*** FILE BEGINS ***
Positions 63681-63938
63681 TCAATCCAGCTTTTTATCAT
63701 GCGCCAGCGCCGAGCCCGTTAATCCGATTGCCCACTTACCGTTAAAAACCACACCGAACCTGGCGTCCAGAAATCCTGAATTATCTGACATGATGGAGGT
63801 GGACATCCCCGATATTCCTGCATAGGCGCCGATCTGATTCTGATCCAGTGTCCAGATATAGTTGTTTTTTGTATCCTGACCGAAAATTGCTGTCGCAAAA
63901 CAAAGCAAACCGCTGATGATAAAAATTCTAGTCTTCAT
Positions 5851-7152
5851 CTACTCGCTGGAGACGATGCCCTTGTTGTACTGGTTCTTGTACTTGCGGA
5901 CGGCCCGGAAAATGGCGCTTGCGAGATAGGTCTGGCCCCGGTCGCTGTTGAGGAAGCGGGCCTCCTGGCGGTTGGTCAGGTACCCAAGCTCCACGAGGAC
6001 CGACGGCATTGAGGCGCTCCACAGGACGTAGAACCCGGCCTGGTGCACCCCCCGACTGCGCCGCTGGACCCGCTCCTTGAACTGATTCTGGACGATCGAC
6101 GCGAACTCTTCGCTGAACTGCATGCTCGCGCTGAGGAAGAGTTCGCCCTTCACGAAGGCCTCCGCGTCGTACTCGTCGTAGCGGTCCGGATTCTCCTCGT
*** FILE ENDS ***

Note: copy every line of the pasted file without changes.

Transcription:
Positions 63681-63938
63681 TCAATCCAGCTTTTTATCAT
63701 GCGCCAGCGCCGAGCCCGTTAATCCGATTGCCCACTTACCGTTAAAAACCACACCGAACCTGGCGTCCAGAAATCCTGAATTATCTGACATGATGGAGGT
63801 GGACATCCCCGATATTCCTGCATAGGCGCCGATCTGATTCTGATCCAGTGTCCAGATATAGTTGTTTTTTGTATCCTGACCGAAAATTGCTGTCGCAAAA
63901 CAAAGCAAACCGCTGATGATAAAAATTCTAGTCTTCAT
Positions 5851-7152
5851 CTACTCGCTGGAGACGATGCCCTTGTTGTACTGGTTCTTGTACTTGCGGA
5901 CGGCCCGGAAAATGGCGCTTGCGAGATAGGTCTGGCCCCGGTCGCTGTTGAGGAAGCGGGCCTCCTGGCGGTTGGTCAGGTACCCAAGCTCCACGAGGAC
6001 CGACGGCATTGAGGCGCTCCACAGGACGTAGAACCCGGCCTGGTGCACCCCCCGACTGCGCCGCTGGACCCGCTCCTTGAACTGATTCTGGACGATCGAC
6101 GCGAACTCTTCGCTGAACTGCATGCTCGCGCTGAGGAAGAGTTCGCCCTTCACGAAGGCCTCCGCGTCGTACTCGTCGTAGCGGTCCGGATTCTCCTCGT